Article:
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Legislative leaders back away from borrowing to pay for transit and construction

Senate Republicans refused to borrow more than $1B.

(Leah Hogsten | Tribune file photo) The Clearfield FrontRunner station is shown in this July 7, 2017, file photo. Lawmakers are coming to agreement on a big investment in transit and construction after Senate Republicans turned thumbs down on a proposal to borrow $1 billion.

Republican House leaders are backing off their plans to borrow more than $1 billion to fund transportation and transit projects after Senate Republicans balked at adding that much to Utah’s debt.

A new substitute version of HB433 drops the amount of money the state will borrow to fund a number of transit projects from $1.4 billion to $264 million. The change also increases the amount of one-time money they’ll use to fund those transit projects to nearly $1 billion. The House approved the transit funding package on Tuesday afternoon unanimously.

The original proposal from House Majority Whip Mike Schultz, R-Hooper, cost a total of $2.26 billion. The new plan has a much lower target of $1.234 billion.

The state still plans to use $200 million from the bonds plus another $100 million in cash to pay for double-tracking sections of the FrontRunner commuter rail. The new version of the bill adds $12 million to pay for improvements to the S-Line streetcar in Salt Lake City.

The lower bond amount funds transit projects only. The previous proposal allocated over $1 billion in debt to pay for several road projects. However, despite the lower amount of debt, none of those road projects will be left undone. Legislators accomplish that goal by depositing more than $760 million into the state’s Transportation Investment Fund and lengthening the timeline for completion by one year to 2030.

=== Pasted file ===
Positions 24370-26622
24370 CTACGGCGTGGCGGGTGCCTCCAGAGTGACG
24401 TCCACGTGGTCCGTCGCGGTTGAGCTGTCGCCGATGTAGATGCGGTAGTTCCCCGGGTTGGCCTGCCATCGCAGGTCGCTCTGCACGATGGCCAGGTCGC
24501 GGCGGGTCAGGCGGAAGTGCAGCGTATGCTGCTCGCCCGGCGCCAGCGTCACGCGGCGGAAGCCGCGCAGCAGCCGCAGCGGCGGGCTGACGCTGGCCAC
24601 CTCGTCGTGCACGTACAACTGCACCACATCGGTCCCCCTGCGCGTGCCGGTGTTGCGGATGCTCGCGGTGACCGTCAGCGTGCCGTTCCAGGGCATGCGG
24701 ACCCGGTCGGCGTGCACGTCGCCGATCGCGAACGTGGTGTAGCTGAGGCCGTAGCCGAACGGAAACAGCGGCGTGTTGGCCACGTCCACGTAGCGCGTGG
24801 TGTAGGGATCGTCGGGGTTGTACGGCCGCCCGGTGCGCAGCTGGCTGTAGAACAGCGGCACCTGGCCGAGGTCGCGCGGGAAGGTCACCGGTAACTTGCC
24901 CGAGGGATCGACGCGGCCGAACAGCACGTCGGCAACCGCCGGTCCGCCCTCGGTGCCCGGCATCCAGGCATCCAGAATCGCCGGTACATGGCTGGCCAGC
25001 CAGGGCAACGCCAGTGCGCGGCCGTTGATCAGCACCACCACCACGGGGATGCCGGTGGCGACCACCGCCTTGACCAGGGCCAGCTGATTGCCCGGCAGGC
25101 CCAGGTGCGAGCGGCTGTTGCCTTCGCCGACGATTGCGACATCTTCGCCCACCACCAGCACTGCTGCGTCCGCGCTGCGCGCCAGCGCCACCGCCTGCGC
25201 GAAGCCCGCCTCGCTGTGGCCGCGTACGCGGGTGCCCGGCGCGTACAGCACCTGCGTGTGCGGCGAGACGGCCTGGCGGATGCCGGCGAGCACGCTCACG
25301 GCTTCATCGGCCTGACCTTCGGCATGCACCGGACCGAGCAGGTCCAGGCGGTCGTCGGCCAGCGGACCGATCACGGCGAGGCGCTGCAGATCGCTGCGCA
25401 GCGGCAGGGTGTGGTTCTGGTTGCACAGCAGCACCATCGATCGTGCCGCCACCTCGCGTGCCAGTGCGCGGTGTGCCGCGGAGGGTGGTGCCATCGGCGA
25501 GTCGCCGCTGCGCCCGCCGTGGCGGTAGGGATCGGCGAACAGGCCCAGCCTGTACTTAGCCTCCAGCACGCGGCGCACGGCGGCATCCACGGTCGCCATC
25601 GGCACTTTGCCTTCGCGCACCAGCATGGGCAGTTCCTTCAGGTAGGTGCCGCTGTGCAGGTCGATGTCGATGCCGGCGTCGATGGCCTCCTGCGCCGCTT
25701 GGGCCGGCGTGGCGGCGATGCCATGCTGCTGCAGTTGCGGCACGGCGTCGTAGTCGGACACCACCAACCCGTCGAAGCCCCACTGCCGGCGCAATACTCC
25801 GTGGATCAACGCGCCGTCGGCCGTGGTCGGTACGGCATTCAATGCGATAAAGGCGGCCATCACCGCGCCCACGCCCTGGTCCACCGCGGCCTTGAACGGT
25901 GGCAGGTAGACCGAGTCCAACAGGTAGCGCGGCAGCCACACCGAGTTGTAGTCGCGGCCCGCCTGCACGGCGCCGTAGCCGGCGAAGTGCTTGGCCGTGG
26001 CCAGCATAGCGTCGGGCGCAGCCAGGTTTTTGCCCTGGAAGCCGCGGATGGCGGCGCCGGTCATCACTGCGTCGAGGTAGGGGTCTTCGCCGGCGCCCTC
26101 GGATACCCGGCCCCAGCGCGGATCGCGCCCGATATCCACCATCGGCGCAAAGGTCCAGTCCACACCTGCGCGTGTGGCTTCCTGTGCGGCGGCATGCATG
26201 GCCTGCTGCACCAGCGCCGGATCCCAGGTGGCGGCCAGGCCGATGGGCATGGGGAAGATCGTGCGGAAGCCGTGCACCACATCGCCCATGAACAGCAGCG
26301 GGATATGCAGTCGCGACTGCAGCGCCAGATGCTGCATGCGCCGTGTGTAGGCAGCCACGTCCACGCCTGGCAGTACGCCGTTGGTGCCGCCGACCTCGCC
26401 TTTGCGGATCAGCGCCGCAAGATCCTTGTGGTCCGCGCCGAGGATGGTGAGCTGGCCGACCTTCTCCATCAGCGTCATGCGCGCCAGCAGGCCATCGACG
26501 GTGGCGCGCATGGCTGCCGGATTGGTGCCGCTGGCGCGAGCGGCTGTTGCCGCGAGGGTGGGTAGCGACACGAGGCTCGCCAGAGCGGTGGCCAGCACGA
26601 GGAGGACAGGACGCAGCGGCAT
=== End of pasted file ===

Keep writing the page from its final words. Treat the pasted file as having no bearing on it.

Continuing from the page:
“We address needs in every area,” said Schultz. “While the needs are certainly bigger than the dollar amounts that we have available, and I wish we could do more with this, it does make infrastructure improvements in every area of the state.”

The markedly lower amount of borrowing stems from unease among Republican Senate leaders who felt it was more fiscally prudent to pay cash for many of those construction projects instead of borrowing.

“The best use for one-time money is on one-time expenses like infrastructure. That’s what we’re doing,” said Senate President Stuart Adams, R-Layton on Tuesday afternoon.

The new version of the plan still includes $36 million to pay for the new Utah Raptor and Lost Creek state parks, as well as $67.5 million to pay for maintenance and improvements at existing state parks. However, those expenses have already been funded in other parts of the budget, which frees up cash for other projects. Those projects are seen by legislative leaders as a way to boost the economy in rural parts of the state.

The latest version of the bill creates a brand new account to pay for public transit or transportation projects in the Cottonwood Canyons in Salt Lake City. The new Cottonwood Canyons Transportation Investment Fund would be made up of appropriations from the Legislature, private donations and grants. The new fund could conceivably pay for a proposed cog rail line or gondola to reduce traffic congestion in Little Cottonwood Canyon.

“This is an important need we have in the state. We recognize that people love to recreate in the Cottonwood canyons, and the road going up and down is at capacity,” said Schultz.

He explained the Utah Department of Transportation is currently studying which mode of transportation would be best to alleviate congestion.

“Once the study is done, the Legislature will look at it and then use the funds in the account to solve that problem,” added Schultz.

No money has been appropriated to the new account yet.

The bill now moves to the Senate where legislative rules require it to pass by the end of Wednesday night.

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